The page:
This Must Be The Place
by Maggie O’Farrell
A reclusive ex-film star living in the wilds of Ireland, Claudette Wells is a woman whose first instinct, when a stranger approaches her home, is to reach for her shotgun. Why is she so fiercely protective of her family, and what made her walk out of her cinematic career when she had the whole world at her feet?
Her husband Daniel, reeling from a discovery about a woman he last saw twenty years ago, is about to make an exit of his own. It is a journey that will send him off-course, far away from the life he and Claudette have made together. Will their love for one another be enough to bring Daniel back home?
Browsing the hotel library, I was drawn to Maggie O’Farrell‘s “This Must Be The Place” because of its cover. The blurb promises a magnificent tale of an extraordinary marriage and the cover art of gold lettering, maps and travel documents was hard to resist.
This book is less travel-y than its cover suggests and is more family and relationship based. Set over varying times and locations and told from varying perspectives, we follow the story of flawed American Daniel and his eccentric ex-actress wife Claudette while being introduced to someone new in most chapters.
With this non-linear style, I felt as thought there were too many characters, too many plot points and too many story lines to keep up with. Some chapters seemed redundant, some characters too. At times I felt I needed more information or detail about a character, Daniel’s daughter Pheobe for instance, but instead we were introduced to yet another member of this story. Rosalind, for example, was used to give some excellent advice to Daniel in a time of need, but I’m not sure we required her backstory or that she warranted a whole chapter to herself. Sadly I feel that this style made the book a little long winded, slightly too long and drawn out and with some chapters spanning more than 30 pages each I found myself willing some of them to end.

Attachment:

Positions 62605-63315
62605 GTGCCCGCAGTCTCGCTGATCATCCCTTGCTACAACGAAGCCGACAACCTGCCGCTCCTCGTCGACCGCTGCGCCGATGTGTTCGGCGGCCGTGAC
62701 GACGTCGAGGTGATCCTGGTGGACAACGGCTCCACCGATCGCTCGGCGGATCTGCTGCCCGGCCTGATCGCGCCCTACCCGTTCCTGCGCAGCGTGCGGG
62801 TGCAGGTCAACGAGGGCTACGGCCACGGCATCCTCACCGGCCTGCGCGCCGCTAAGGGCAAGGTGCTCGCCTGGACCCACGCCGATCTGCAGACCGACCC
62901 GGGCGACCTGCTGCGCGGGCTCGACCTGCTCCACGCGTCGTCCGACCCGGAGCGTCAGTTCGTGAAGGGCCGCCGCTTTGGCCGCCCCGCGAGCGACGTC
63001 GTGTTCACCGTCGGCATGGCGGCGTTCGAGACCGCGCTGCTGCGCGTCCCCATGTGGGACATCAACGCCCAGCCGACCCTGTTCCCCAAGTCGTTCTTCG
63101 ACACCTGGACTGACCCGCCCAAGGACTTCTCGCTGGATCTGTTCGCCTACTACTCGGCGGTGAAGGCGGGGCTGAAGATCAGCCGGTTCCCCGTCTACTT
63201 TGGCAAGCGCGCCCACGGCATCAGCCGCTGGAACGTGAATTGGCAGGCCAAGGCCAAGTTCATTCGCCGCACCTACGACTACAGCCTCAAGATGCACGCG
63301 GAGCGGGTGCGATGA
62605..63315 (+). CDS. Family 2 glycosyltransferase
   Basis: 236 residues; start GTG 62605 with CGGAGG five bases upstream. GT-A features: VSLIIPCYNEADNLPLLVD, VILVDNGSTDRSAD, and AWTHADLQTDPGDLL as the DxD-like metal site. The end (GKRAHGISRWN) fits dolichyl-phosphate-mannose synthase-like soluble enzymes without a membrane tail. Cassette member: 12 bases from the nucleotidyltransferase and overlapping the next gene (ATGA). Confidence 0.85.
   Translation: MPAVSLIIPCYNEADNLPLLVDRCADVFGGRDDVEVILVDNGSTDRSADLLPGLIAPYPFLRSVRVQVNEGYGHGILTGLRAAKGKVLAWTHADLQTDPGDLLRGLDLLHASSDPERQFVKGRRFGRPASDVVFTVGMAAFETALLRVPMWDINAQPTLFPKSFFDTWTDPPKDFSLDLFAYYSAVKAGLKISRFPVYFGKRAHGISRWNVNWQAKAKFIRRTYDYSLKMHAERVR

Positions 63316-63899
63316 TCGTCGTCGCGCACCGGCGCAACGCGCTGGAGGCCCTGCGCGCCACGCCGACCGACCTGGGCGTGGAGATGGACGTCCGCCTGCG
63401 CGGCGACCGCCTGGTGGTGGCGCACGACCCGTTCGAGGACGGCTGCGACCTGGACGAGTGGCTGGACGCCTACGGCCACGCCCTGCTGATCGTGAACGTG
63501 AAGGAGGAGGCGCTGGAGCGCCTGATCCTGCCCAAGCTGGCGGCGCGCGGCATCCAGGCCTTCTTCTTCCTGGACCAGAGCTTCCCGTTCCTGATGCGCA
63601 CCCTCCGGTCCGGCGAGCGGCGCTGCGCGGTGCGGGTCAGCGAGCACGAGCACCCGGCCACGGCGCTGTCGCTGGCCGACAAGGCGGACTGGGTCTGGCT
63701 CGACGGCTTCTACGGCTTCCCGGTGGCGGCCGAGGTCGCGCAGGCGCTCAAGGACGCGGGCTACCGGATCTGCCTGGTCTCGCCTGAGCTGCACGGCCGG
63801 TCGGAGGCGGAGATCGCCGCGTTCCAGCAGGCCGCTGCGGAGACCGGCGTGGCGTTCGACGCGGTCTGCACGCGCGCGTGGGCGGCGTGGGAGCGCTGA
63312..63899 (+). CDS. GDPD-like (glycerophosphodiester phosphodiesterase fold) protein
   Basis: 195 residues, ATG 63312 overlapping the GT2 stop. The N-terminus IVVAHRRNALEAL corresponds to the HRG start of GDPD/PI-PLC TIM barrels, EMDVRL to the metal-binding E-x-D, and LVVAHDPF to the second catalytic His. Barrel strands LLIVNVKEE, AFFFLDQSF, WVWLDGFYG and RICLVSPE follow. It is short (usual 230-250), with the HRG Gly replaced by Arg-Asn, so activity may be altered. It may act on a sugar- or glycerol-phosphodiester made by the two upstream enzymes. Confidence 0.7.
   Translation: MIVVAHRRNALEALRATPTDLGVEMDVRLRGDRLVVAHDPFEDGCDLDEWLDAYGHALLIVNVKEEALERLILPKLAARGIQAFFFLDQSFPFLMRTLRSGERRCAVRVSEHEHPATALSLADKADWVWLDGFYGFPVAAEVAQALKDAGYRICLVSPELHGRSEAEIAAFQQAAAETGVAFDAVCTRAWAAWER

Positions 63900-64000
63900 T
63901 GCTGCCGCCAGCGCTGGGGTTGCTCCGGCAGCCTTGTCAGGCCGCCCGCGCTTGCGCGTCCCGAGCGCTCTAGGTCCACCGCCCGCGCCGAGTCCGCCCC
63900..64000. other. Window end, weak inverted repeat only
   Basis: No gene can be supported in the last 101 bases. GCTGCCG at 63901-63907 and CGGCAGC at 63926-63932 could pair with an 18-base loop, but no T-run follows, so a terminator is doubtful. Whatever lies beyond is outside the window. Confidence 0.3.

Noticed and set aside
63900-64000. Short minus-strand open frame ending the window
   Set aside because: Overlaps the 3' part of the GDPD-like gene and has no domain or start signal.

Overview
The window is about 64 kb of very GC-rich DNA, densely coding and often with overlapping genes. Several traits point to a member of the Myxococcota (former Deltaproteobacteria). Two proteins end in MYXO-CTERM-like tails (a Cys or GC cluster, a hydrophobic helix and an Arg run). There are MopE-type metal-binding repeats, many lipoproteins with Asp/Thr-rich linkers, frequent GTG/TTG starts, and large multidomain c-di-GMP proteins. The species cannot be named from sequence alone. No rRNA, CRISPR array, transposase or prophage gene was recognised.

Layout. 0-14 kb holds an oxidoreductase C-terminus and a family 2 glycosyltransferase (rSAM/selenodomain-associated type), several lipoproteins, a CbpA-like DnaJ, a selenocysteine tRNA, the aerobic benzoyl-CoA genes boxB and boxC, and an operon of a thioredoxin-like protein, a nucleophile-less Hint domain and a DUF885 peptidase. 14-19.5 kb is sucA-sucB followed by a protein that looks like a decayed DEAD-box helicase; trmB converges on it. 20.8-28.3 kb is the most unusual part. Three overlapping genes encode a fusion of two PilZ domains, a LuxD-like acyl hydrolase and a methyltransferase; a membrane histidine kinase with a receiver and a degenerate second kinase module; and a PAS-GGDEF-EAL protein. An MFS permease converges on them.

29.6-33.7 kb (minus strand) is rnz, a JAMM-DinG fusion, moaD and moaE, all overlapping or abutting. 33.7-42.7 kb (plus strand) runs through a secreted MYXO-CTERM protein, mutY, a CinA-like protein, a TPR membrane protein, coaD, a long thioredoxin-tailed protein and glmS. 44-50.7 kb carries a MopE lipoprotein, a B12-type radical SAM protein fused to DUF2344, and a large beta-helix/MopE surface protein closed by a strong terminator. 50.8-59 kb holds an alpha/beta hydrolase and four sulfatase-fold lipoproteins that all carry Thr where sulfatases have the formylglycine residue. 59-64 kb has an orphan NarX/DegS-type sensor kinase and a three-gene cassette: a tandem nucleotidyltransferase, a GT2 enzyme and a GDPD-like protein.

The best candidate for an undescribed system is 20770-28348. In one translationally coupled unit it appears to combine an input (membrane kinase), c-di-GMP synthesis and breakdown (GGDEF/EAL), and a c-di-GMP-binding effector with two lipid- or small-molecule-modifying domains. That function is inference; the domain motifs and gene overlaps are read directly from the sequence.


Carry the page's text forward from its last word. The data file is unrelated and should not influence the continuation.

There were also some odd sections where characters didn’t really know who or where they were. Daniel was an alcoholic so I get that, but I’m not sure why the other characters went through this. Perhaps it was symbolic and I missed the point?
“Have I been asleep? Was I sleeping? Where am I and what am I doing here?”
But despite this, there were some parts where I thoroughly enjoyed this book, mainly in Daniel and Claudette’s chapters. These characters are real, they are honest and they are flawed. “This Must Be The Place” is very well written and O’Farrell did a great job of examining their marriage, sacrifices which had to be made and the strains it was put under. I enjoyed this style of writing and would be interested to explore this author further.
Overall rating: An enjoyable story of a couple set over a number of different times, locations and told through a large range of characters. Well written and detailed but a little long and a few too many view points for me to keep up with. I’m scoring “This Must Be The Place” 3 stars.
See my other reviews of books by Maggie O’Farrell here: